SHEDDING LIGHT ON THE WORKING FOREST: a traveling exhibition of painting and poetry

Watershed, Summer Morning, 2015, oil on linen, 36" x 54" (91.4 x 137.2 cm) ,  private collection

Watershed, Summer Morning, 2015, oil on linen, 36" x 54" (91.4 x 137.2 cm), private collection

“We live in the forest, that huge biome named the Northern Forest, to be exact. In addition to all the products it gives us, the forest is our home. Perhaps that is the reason we often feel restored by simply walking in the woods.”  Tom Slayton

This project celebrates the landscape of the working forest and the voices of those who have honed skills into a livelihood there. Shedding Light draws on the artistic friendship of a painter and a poet who are committed to subjects that have been largely overlooked by the arts.

Kathleen Kolb evokes what is solid, luminous, yet ephemeral in the scenes she gathers and painstakingly paints. She talks about how a moment of “emotional ignition” kindles a work of art. As a writing partner, Verandah Porche befriends, questions and listens, to unearth and preserve the poetry embedded in lived experience. She calls this process “finding the verse in conversation.”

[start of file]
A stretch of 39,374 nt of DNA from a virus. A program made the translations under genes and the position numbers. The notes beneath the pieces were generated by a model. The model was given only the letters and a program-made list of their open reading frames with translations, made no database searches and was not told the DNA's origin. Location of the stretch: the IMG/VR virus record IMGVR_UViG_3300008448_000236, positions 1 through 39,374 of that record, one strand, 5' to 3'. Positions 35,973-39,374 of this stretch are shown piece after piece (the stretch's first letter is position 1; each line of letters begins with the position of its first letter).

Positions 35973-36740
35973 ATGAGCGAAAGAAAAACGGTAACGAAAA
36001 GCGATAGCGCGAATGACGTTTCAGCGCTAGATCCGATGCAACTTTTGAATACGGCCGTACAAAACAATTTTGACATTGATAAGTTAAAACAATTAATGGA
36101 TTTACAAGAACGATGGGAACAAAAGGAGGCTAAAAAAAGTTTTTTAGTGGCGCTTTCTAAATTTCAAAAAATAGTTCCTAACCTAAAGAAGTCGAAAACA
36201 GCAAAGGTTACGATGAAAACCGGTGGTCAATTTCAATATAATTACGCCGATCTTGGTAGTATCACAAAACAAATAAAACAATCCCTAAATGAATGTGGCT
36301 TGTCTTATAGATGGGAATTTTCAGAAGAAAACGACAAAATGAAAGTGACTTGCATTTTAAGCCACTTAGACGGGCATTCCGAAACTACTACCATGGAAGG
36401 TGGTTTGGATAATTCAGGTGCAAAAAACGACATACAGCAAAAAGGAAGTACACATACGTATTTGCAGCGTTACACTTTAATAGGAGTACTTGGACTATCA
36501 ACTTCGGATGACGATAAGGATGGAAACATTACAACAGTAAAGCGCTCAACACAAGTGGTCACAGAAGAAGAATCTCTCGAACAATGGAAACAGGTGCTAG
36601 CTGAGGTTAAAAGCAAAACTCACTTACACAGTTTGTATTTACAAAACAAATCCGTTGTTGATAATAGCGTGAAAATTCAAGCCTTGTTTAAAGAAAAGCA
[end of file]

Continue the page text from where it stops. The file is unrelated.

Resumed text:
THE PROJECT:  Painter Kathleen Kolb and poet Verandah Porche have narrowed their focus to those who harvest timber in the rural northeast. The images and the accompanying narratives honor the workers and open their environment and their insights to the viewer. The artistic intent is neither critique nor sentiment, but to shed light on beauty and sensitivity, amid the danger and the din of machines.  Kolb’s visual art spans a twenty year period and includes many pieces that are in private and public collections. Porche’s work distills and amplifies the voices of people engaged with the working forest.

THE NEED:  This exhibition engages the community with a vital interest in the forest as a work place, a home, a field of study, and a playground, as well as viewers who have never set foot in the woods. This work matters because everyone depends on the forest for oxygen, clean water, wildlife habitat, soil stability, timber, fuel, recreation, and for inspiration. Consider the forest products that are taken for granted: the frame of a home, intimate paper products, treasured photographs, the pencil and shopping list, the frame of an easy chair, the match, the kitchen cupboard, the coffee table and the books it holds. This is only the start of a thoughtful inventory.  Viewing these paintings and poems can enrich an appreciation of the working of our forest landscape.  It provokes conversations about stewardship and how we care for our home places and our community.